Alimony reformers to try again in 2014

On Behalf of | Aug 13, 2013 | Alimony |

Florida’s governor vetoed this year’s attempt to change alimony laws in the state, but another push to eliminate lifetime alimony and the way that it’s awarded is expected to begin again in 2014. The issue of alimony is a hotly contested one, and many people feel that lifetime spousal support is an unfair burden for those who have to pay it. According to some of those who support changing alimony laws, courts often refuse to make changes to alimony requirements, forcing individuals into bankruptcy and insolvency.

Those who are against changing the laws note that the bill presented to the governor would have allowed retroactive changes to alimony support. The concern was that individuals, especially older people, who depend on alimony to survive, could have it taken away. Lawmakers who are in favor of changing the laws state that they’ve taken note of these concerns and are making the requirements for changing an alimony decree even more stringent.

The new bill that is expected to come from Florida lawmakers would require a substantial change of circumstances for someone to be able to receive a reprieve from or adjustment to spousal support payments. Newly drafted legislation will focus on alimony that goes beyond the length of the marriage or in cases where an individual could prove that they agreed to payments under duress. The bill is expected to hinge on the governor’s approval; the previous bill enjoyed bipartisan support in the senate and the house.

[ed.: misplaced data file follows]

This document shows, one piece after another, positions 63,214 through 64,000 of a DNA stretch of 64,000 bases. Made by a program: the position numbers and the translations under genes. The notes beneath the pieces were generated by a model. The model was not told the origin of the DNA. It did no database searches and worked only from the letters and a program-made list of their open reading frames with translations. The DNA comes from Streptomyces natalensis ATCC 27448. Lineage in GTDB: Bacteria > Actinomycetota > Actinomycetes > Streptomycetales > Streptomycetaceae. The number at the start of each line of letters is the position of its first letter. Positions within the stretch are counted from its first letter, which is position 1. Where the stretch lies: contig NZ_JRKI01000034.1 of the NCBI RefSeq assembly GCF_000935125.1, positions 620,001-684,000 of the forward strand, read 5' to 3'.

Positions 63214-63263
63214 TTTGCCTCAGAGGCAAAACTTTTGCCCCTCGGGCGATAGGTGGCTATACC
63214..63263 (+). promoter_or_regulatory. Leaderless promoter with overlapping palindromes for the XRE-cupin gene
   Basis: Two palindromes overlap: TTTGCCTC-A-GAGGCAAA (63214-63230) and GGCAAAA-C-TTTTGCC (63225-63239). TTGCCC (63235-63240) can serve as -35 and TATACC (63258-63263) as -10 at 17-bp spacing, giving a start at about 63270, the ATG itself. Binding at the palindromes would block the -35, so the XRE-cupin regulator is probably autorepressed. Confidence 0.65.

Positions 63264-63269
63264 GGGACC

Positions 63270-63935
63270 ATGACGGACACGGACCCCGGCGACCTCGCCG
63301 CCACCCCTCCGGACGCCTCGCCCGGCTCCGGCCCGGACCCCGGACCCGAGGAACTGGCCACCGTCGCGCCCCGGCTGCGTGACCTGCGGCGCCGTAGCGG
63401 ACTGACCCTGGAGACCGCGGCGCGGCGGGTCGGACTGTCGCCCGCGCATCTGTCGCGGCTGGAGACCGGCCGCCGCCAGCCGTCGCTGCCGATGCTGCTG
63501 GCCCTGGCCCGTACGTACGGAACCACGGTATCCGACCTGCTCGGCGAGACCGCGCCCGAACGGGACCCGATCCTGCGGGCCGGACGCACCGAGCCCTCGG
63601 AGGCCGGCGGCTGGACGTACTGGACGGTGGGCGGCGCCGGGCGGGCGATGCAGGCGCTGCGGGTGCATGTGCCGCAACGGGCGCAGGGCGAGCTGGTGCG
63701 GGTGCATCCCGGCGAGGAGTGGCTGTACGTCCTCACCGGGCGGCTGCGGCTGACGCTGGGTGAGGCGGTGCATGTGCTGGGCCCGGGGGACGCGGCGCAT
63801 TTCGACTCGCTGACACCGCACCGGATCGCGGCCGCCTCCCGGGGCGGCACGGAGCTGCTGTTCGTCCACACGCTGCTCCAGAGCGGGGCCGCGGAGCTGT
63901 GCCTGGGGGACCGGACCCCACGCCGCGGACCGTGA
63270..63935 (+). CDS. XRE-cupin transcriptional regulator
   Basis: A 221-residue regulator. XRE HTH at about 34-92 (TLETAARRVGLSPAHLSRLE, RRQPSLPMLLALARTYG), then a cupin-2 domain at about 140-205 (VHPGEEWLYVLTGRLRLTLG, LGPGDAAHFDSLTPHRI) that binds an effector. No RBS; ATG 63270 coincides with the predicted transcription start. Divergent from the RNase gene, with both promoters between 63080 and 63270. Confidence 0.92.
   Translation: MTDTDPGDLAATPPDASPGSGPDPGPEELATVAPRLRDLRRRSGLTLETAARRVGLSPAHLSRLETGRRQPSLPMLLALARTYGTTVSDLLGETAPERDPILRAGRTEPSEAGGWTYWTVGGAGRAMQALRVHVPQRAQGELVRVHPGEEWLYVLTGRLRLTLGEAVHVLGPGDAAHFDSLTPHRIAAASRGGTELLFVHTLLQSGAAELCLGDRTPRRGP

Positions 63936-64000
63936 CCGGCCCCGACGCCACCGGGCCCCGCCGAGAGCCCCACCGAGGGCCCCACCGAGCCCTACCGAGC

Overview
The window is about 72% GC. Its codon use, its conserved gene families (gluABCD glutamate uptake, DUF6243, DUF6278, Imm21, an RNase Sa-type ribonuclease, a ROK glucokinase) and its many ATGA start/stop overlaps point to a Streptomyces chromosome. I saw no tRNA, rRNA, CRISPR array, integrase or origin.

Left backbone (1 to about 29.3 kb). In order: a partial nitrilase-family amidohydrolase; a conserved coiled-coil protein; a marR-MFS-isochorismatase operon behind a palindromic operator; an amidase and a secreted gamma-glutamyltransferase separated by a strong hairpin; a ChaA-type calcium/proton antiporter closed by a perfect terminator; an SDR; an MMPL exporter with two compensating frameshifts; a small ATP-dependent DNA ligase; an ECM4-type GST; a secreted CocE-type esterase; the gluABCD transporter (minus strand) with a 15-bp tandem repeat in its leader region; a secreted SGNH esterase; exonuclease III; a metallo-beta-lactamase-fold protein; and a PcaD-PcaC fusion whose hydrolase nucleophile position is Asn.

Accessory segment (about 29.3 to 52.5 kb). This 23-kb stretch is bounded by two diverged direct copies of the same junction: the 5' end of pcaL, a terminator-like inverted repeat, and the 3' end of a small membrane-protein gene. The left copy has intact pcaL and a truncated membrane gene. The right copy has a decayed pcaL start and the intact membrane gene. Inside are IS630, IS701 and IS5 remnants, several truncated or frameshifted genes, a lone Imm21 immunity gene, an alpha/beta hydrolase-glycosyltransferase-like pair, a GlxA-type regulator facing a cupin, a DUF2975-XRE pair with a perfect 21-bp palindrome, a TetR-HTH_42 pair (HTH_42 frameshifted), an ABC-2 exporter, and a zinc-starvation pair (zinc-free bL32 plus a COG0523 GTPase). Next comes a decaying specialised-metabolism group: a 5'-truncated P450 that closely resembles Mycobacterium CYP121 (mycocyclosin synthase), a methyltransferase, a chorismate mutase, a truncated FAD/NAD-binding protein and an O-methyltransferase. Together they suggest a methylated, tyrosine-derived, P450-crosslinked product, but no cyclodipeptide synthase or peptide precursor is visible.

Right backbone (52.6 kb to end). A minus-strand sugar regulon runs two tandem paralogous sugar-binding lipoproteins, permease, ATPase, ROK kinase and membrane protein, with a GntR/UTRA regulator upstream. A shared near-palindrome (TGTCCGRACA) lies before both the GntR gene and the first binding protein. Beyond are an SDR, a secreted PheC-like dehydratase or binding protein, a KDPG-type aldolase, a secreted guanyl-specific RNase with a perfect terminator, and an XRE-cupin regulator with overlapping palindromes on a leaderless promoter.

Alimony is still important for many people who chose their family over their career, but it’s important that an equitable agreement is reached during a divorce. A lawyer could help someone understand their rights and help negotiate for fair payments on their behalf.

Source: Herald Tribune, “Alimony reform back on table“, Lloyd Dunkelberger, August 11, 2013

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